The only reason why I decided to post this was to get others opinions. As I stated there are times when I am following someone or just riding by myself. I go through the turn and when I am about half way in I realize I slowed down way to much and shouldn't have. I continue to do this and wanted to understand how other people setup and enter a turn.

A twist of the wrist is answering this question for me and is helping me understand a lot more now. I should have read this book a long time ago when I first heard about it. So if there are any new riders reading this post you should read these books.

Moving on now.
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Old 01-29-2008, 10:40 PM   #90
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Brandon,
Just remember that taking corners on the street is alot different than taking corners on the track. I believe there are principals we can learn on the track, that we can apply to the street in theory, but not literal application (if your focus is on riding safe, and not racing on the streets). When I have gone on group rides, everyone seems to go completely against what I have been taught to ride on the streets, and they ride twisties like they're on the track (fast in, fast out), hanging way too far off, dragging knee, etc.). They're very good riders, and good peeps, but man, that just scares me!

If texlurch is indeed willing to take you on a ride, with just you and him only, then that would be the best thing you could do for yourself, because he knows what I'm talking about. A spirited group ride with riders you are not familiar with, and whom may well be unfamiliar with each other, is not the way to go, and imho, you may learn bad habits. Texlurch, I have only met once, but I already knew he was a seasoned, and mature rider. He is a motorcyclist. Read "The Pace" and learn its principals. Smooth in, smooth out or "slow in, fast out". That's what it's all about on the streets to being a smart rider. You will soon love corners as opportunities to try to be even smoother than before, and you will find yourself going slower on the straights, and "faster" on the turns (almost complete opposite of racing track).

I have been a street rider all my life, and I love it, and I cannot ever see myself giving that up, because to me that's what the whole motorcycling experience is all about... just me, my machine, and the open road. The fun, the adrenaline, the risk, the excitement, the solitude, the peace, the smell, the sound, etc., etc... just come along with it. I've got a sense that you feel the same way. Strive to be a motorcyclist, and not just a guy who can ride a sportbike fast and hard.
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Old 01-29-2008, 11:04 PM   #91
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Quote:
Originally Posted by Brandon View Post
Is that an offer?



No not really I think my line is fairly decent. After reading more of this book I think it's just automatic as described in the book. The book explains things that you wouldn't normally think about or understand why it is happening. Now I have a better understanding.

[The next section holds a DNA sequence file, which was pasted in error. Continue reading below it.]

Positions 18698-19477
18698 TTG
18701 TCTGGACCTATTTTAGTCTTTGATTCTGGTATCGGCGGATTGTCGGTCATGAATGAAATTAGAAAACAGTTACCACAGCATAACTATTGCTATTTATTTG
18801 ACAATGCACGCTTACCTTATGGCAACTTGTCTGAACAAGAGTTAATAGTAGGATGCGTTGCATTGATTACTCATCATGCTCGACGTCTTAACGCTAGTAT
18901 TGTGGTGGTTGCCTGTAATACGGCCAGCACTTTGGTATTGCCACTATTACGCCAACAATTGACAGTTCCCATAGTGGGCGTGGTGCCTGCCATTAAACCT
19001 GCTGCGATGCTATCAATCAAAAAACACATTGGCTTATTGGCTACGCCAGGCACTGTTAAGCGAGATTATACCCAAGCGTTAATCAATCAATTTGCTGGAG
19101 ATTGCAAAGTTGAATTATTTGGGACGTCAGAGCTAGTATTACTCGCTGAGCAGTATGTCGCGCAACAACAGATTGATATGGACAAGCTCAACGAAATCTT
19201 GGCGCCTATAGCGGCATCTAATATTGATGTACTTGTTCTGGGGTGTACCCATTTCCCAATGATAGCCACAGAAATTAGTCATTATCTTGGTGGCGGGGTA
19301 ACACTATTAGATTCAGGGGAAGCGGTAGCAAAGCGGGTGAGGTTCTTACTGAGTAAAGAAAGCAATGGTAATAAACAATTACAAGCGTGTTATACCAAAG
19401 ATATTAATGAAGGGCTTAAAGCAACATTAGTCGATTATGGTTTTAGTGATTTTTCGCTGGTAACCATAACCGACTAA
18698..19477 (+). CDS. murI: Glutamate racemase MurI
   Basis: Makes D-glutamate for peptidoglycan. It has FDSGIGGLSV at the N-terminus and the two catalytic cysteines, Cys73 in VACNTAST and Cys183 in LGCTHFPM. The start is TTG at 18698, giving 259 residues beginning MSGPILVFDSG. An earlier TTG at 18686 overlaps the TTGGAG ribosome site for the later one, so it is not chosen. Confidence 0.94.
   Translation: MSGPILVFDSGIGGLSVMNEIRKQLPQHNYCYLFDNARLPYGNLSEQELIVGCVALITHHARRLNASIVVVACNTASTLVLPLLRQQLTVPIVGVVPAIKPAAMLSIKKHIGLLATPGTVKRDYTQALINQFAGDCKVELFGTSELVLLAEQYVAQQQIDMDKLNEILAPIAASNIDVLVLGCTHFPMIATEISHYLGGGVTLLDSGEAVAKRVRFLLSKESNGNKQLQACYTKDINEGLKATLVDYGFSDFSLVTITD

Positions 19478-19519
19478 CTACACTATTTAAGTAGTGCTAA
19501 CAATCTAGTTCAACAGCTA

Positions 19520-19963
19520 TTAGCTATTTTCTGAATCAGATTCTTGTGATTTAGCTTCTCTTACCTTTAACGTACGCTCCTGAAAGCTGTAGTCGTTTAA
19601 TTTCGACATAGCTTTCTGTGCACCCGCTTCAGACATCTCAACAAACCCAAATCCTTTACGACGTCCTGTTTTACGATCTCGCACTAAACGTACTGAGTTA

So you mean to tell me you don't ride on the street? I'm sorry to hear that but probably 99% of the members here do. I enjoy cruising out through the forest or through country roads. Just to show you how conservative I am my originial tire had almost 6500 miles on it and the only reason I changed it was because it picked up a nail. My current tire has almost 1000 miles on it with about an inch of unscuffed rubber on either side.

I don't think I mentioned wanting to get a knee down or any of that nonsense. I was just trying to understand cornering better since I had never asked anyone before I figured I would ask. Didn't you ever ask any questions or did you have all the answers as soon as you hopped on your bike?

Seriously ................... I AM SIGNED UP FOR A TRACK DAY IN MARCH I AM GOING TO THE TRACK TO LEARN LEARN LEARN. I understand that this is where I will learn the most and am committed to going and learning. Instead of just saying "goto the track" why don't you tell me how you do it on the track so perhaps that will help me when I or others do attend a track day... I only mentioned the street because THAT IS WHERE I RIDE MY MOTORBIKE, don't you?

The only reason why I decided to post this was to get others opinions. As I stated there are times when I am following someone or just riding by myself. I go through the turn and when I am about half way in I realize I slowed down way to much and shouldn't have. I continue to do this and wanted to understand how other people setup and enter a turn.

A twist of the wrist is answering this question for me and is helping me understand a lot more now. I should have read this book a long time ago when I first heard about it. So if there are any new riders reading this post you should read these books.

Moving on now.
I do not ride on the streets any more and have not for most of this year, I sold my street bike not too long ago. Im not bashing you in any way saying to get off the streets. IMO i learned more in one TD then i did with 10,000 miles on the street. Just be careful out there as id hate someone to get hurt over "trying to improve corner speed".

My advice on more corner speed is keep looking through the corner. I find the further i look the better. If i start looking too close to me i start running wide and much slower.
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Old 01-29-2008, 11:14 PM   #92
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Quote:
Originally Posted by Brandon View Post
Is that an offer?
Anytime I am in town, give a holler! Just remember I am sllloow and don't run over me.

The Twist books are more aimed at the track, and have some very good mental points to consider; I like Sport Riding Techniques much more for a "street" rider, because he tells it like it is and why, from experience.
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Old 01-29-2008, 11:27 PM   #93
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Quote:
Originally Posted by JET View Post
Good thread, the only thing is that I can add. DONT FOLLOW A PERSON YOU THINK IS FASTER.

J
Excellent point. Also why I tell everyone to open it up to 2-3 seconds in the twisties, to cut down on target fixation.
Also why we make the point several times to ride your own ride to new people on our rides, as we don't brake much, and newer riders can get sucked into corners at a much higher rate then they are ready for. Since they are waiting on the brake lights, and never get them and it's too late at that point.